Amazon’s warehouse capabilities can boggle the mind when it comes to speed, scale, accuracy, and coverage. Nearly every other ecommerce market and store in the game wants to mirror those achievements because of how well they meet customer demands while also controlling costs.
Thankfully, those levels of accuracy and speed are within your grasp. The trick is knowing where to focus and reallocate revenue. A robust warehouse will require investments in people, processes, and technology, but the returns will speed rapidly toward positive territory. To help you start thinking about that investment and areas to prioritize, we’ve put together five thoughts on how your warehouse can achieve Amazon-like results.
- Refresh your tech around metrics
Project managers and process owners often say that you can’t work on problems when you don’t have data. Measurements are needed and, in the warehouse, the best way to collect accurate information is to use revamped systems. Warehouse management tools are generally the most robust, though many ERP modules also have some warehouse capabilities.
Start by using or upgrading systems to collect data on every aspect of your fulfillment and inventory management. Track every step inventory takes and the prep work to achieve each item, from inbound processing and outbound orders to managing returns and inventory counts.
Build your operation around this data and relevant metrics. Gather your data and then start to make changes based on it after you update statuses and discuss elements with leadership and teams.
- Optimize your space
Your most commonly sold or used items should be closest to the use points, such as packing stations or assembly lines. Modern WMS tools can help you track this data and ensure that you’ve got the right products in the correct locations.
If you find yourself needing more space, such as diversifying or adding new SKUs, look for ways to build your storage upward or narrow your aisles. Whenever you change aisles themselves, always test to verify people and equipment can get through them safely. Restrict traffic to one direction to further keep your team and goods safe.
The right space allocation will keep people moving quickly and avoids miscounts, spoilage, and other risks to inventory planning.
- Update picking routes
Amazon’s warehouses rely on a mix of people and robotics to meet their high demand volume. While you might not need warehouse-wide conveyor systems, you can still implement some of Amazon’s better people tactics.
Review the routes your people take for picking and verify that your pickers aren’t backtracking or having to walk excess miles because products commonly bought together are stored far apart. If you have a large warehouse, consider wave and batch picking methods that allow multiple people to pick parts of many orders at once, so they work in a zone and move quickly through every order they need.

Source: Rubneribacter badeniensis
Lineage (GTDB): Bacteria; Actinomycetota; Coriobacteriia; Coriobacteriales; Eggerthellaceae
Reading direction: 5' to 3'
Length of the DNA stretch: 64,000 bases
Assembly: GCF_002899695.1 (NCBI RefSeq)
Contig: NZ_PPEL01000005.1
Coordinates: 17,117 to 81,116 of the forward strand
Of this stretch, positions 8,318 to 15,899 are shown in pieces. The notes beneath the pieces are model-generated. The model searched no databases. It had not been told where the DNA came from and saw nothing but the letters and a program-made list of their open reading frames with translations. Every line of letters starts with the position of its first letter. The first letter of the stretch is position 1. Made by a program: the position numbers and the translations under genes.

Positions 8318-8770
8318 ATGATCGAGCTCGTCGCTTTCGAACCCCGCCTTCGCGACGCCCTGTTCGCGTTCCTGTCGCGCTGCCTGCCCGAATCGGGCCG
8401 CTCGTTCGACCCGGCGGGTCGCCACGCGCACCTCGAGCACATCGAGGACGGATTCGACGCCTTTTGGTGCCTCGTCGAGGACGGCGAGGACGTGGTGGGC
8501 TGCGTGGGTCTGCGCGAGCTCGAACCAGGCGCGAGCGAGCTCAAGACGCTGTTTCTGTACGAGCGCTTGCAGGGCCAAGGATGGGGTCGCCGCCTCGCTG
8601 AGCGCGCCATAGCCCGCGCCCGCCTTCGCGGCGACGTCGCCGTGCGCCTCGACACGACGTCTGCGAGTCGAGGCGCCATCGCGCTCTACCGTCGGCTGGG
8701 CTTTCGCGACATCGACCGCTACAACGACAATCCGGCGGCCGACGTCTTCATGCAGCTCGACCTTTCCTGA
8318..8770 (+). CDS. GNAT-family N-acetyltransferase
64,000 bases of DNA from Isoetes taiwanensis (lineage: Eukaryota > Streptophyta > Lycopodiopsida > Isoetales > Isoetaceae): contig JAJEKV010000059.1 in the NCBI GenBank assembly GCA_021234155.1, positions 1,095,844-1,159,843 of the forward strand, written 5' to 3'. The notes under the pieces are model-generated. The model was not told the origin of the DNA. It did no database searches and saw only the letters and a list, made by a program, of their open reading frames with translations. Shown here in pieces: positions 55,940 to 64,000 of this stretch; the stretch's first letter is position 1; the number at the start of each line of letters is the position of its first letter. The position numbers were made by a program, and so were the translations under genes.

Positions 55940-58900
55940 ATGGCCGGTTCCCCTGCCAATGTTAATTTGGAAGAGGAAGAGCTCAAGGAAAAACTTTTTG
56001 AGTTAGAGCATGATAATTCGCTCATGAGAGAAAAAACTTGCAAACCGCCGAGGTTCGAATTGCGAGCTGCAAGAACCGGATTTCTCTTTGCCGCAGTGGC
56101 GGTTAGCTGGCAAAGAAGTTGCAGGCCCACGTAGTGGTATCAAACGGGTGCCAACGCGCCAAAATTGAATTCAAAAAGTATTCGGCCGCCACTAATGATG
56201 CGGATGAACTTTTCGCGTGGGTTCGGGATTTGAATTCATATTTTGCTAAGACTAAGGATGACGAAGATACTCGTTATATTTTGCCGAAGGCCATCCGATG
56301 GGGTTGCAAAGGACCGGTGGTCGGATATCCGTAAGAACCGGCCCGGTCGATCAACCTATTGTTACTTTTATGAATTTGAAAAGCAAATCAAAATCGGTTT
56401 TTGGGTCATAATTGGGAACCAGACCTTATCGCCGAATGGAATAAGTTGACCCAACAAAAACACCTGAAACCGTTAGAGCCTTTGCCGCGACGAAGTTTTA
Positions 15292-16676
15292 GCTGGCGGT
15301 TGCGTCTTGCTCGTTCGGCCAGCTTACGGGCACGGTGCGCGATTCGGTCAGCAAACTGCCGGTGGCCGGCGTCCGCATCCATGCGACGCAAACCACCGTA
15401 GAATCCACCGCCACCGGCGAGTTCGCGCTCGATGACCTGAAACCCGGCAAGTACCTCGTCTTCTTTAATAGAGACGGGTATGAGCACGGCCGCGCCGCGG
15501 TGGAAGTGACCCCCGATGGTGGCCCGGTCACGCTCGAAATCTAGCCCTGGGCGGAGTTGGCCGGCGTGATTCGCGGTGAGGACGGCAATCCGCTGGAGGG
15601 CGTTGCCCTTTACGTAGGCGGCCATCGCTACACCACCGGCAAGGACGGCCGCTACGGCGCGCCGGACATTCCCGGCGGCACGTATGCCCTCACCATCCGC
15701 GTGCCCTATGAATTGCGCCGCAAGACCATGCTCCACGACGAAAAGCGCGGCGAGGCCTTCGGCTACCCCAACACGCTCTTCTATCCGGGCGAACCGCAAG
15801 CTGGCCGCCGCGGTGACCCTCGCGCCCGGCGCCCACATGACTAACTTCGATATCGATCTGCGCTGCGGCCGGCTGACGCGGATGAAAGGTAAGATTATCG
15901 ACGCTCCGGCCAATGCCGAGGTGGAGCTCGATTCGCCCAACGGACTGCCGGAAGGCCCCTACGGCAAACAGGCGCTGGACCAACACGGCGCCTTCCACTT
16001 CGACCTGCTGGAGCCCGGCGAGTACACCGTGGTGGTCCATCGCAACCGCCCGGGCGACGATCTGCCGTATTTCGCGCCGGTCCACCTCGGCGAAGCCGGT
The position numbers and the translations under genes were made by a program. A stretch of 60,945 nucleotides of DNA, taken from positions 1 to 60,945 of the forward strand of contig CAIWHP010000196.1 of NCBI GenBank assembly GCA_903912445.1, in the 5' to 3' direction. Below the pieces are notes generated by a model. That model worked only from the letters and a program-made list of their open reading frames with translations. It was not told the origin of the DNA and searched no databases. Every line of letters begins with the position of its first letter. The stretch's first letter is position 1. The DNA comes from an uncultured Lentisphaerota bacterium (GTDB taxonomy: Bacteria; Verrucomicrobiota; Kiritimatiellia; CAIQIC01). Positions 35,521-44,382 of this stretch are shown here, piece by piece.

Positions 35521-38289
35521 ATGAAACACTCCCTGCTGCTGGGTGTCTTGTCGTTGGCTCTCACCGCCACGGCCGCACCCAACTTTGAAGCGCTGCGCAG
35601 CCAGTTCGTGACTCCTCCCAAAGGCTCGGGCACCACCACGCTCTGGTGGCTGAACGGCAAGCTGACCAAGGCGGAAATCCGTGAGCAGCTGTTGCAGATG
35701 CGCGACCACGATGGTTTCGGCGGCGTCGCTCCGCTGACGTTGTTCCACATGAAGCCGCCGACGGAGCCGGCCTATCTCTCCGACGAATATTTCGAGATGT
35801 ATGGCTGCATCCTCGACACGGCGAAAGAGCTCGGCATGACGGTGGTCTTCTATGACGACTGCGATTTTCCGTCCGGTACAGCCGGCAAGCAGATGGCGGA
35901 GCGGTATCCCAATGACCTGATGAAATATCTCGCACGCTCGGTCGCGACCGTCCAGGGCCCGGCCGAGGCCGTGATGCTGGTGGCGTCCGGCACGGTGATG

Optimized walking paths vary in each warehouse, and sometimes they can vary by season or event. Review your data continuously and look for times when you need to adapt.
- Mobile tech is necessary
To make many of these changes work – especially dynamic shifts such as updating picking routes – your warehouse team will need some mobile tech. You can use a mix of smartphones and handheld scanners as well as wearables. Look at the broad set of equipment your WMS or warehouse tools support.
Mobile devices allow your team to get instructions and stay on the right path, maintaining accuracy after a change. You may shift what’s on aisle 12 but likely won’t physically move aisle 12. So, the picking instructions that highlight aisle and bin locations can help teams get the right goods no matter what’s in the bin this week, last week, or next.
Barcode scanning is also a smart way to double-check orders as your pickers pick. It can verify that they have the correct item and quantity before displaying the order’s next part. If you’re working with just-in-time (JIT) inventory, mobile tech is a lifesaver. It can
- link with inventory tools
- ensure pickers use the right goods
- that you’re accurately calculating what’s in stock or use
- and totals for what came in the door and how large reorders need to be
Many companies find JIT fulfillment to be especially useful when they’re in a growth phase and need to maintain control of overhead spending or optimize warehouse space but aren’t ready to expand to a new location. It can also help you control inventory spending to protect cash flow, but it does require robust technology and great people to be done correctly.
- Treat your people well
When it comes to prioritizing efficiency and instilling change in your warehouse, you need to have the right team and ensure they’re willing to grow with you. We believe the core element of having a talented team is treating them well. This means creating realistic requirements and rewarding teams that go the extra mile.
If you need to push harder to meet spikes in orders, or if you’re changing a significant process such as using a new WMS, reward your team when they step up and deliver. Incentive pay and bonuses based on order accuracy is just one way to celebrate your people. Don’t forget about offering breaks and benefits, a nice space to eat lunch, and public thanks or congratulations throughout the year.
No matter what tip you hear from us or anyone else, the best advice you’ll ever get is to treat your people well. That makes everything else on our list possible. And after what 2020 has thrown at us all, we should all be thanking our warehouse staff daily for impossible tasks they’ve completed.
Jake Rheude is the Director of Marketing for Red Stag Fulfillment, an ecommerce fulfillment warehouse that was born out of ecommerce. He has years of experience in ecommerce and business development. In his free time, Jake enjoys reading about business and sharing his own experience with others.